The United Presbyterian Church of Mars, the early history of which is related in that of Union church, was incorporated May 16, 1893, on petition of Dr. John C. BARR, T. M. MARSHALL, John DAVIDSON, John A. CRISWELL and Presley DUNCAN. On January 20, 1894, the new church building was completed at a cost of about $4,000.
The Methodist Episcopal Church of Mars was organized with eight members, Joseph BORLAND, one of the most zealous friends of the society, being one of them. The church building followed organization. Rev. Mr. HUNTER is now the preacher in charge.
The postmasters, in order of service, were Samuel PARK, W. H. WALTERS, J. B. DICKEY, J. F. SHANNON, Samuel THOMPSON, Thomas MARSHALL, D. B. WILSON, J. E. BOGGS, and the present incumbent--T. M. MARSHALL. In November, 1882, the postal authorities changed the name to Mars. The fire of September 18, 1892, originated in the William BOWSER building and destroyed that, with the houses owned by J. B. CONLIN, W. J. GILLILAND and J. D. MARSHALL. The merchants of the village are Dr. J. C. BARR, drugs; W. D. BOYD, lumber; J. E. GRAHAM, general stock; IRVINE Brothers, furniture; JORDAN & Company, general stock; W. J. LINK, coal; J. D. MARSHALL, general stock; and T. H. MILES, restaurant. The estimated population of the village in 1894 was 350, showing a remarkable advance since 1890.
Valencia, a hamlet near the south line of the township, was surveyed for Dr. S. O. STERRETT and named by him. It contains at present the general stores of J. A. & W. F. ANDERSON, A. L. COOPER and Dr. S. O. STERRETT, and the agricultural implement store and coal yards of J. C. BARR.
Myoma is a small village, unpretentious in its buildings, but yet the center of a rich agricultural section. The mercantile houses of H. H. BERRINGER and C. B. IRVINE, who took the place of J. C. DAVIDSON; W. W. WILSON's blacksmith shop; Rev. Mr. SHIMP's church and the school-house, with a number of dwelling houses, constitute the village. The postoffice is administered by Mr. BERRINGER.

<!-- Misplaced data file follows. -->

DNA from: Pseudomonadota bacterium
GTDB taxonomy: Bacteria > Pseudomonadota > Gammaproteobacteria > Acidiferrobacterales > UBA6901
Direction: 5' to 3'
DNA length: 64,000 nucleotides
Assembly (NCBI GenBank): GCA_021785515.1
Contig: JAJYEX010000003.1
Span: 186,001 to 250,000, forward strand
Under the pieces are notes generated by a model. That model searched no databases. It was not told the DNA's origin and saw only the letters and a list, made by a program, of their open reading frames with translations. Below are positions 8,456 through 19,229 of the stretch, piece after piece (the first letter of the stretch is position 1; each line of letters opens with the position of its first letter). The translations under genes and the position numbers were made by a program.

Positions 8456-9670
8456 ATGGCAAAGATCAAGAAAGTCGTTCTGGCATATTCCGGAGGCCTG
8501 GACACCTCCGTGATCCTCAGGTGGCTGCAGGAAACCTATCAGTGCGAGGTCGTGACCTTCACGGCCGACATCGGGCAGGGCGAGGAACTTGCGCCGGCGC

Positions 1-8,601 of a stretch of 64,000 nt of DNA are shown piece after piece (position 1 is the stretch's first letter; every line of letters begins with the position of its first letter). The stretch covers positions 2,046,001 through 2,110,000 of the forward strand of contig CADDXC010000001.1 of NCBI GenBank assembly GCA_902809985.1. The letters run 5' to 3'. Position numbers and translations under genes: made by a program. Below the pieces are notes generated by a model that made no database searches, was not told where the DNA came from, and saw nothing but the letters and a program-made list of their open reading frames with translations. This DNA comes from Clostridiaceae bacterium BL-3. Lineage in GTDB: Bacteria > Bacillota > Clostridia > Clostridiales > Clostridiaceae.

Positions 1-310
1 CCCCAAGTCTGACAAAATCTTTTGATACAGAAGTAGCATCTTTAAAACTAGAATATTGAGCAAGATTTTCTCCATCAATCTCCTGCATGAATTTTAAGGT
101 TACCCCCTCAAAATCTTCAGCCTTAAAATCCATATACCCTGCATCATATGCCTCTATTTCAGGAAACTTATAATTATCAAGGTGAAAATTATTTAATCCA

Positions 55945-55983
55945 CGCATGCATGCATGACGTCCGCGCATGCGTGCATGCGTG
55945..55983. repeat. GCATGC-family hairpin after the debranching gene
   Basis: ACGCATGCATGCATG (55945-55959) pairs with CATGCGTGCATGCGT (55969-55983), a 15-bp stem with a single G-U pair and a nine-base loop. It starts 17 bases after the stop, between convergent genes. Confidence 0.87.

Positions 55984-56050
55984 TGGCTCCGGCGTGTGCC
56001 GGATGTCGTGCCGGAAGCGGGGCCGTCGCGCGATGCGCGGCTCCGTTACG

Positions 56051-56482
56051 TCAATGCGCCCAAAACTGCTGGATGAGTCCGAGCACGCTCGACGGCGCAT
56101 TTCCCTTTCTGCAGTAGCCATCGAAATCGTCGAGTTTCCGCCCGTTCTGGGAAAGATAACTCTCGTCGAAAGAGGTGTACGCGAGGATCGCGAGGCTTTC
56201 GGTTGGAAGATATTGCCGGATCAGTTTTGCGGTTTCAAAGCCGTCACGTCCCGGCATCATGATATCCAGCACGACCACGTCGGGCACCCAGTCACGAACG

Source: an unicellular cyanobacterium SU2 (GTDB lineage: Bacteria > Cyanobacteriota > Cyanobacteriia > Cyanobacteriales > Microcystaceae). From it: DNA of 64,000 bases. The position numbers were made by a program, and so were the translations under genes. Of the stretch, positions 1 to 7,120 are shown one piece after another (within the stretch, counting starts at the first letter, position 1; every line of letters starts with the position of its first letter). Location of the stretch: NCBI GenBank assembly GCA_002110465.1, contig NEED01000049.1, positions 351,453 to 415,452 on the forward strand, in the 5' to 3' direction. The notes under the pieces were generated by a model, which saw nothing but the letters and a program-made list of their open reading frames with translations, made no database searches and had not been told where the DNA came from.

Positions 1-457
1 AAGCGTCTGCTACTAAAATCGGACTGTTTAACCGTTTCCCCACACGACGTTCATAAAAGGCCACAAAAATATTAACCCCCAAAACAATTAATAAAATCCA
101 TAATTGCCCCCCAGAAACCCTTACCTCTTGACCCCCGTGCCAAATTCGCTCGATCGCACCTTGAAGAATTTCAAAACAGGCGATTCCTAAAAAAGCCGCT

Downeyville is the name given to a hamlet in this township, near the Allegheny county line.
Callery, at the junction of the Butler branch and Pittsburg and Western railroads, was named in honor of the president of the railroad company and dedicated as a railroad town. A postoffice was established in 1880, with A. M. BEERS as postmaster. His wife, Emma J. BEERS, succeeded him, and then came John F. SHANNON in 1888, whose successor, J. M. LITTLE, was appointed July 10, 1894. Before the close of March, 1883, William GILLILAND sold several lots at Callery, among the buyers being P. H. MURRAY, Alexander BLAIR, A. M. BEERS, T. M. MARSHALL and F. C. MEEDER, who erected buildings there in April, even before the railroad depot was completed. The MEEDER House was opened in July and the beginning of the village really made. The fire of October 29, 1892, destroyed the dwellings of L. GODDARD, B. BEERS, J. CASHDOLLAR, Mrs. HARKLESS, A. FOOTZ and T. KANE; the hotels of W. H. WHITE, H. MATERS and Van BOISE; the stores of James LITTLE and W. SHANNON; MURRAY's restaurant, and the railroad depot and freight house, the total loss being placed at about $25,000. Of this sum the Glade Mills Mutual Fire Insurance Company paid about $7,000, and other companies about an equal amount, so that, notwithstanding the protection offered by insurance, the people of the town lost heavily in property and time. The rebuilding was slow and sure. By the fall of 1893 several new buildings were completed. The depot was about the first to rise out of the debris. The business interests of Callery in 1894 were CARRUTHERS, PETERS & Company, machinists and blacksmiths; M. J. GODDARD, coal; John F. SHANNON and J. H. [p. 446] THOMAS, general stores, and H. B. HUNT, restaurant. Pool rooms, hotels and all the trades that go to make up a little railroad town are found here. It is also the center of a busy oil field, and quite an important shipping point.
[End of Chapter 32 - Adams Township: History of Butler County Pennsylvania, R. C. Brown Co., Publishers, 1895]Previous Chapter 31--Cranberry Township
13 Nov 2000, 14:06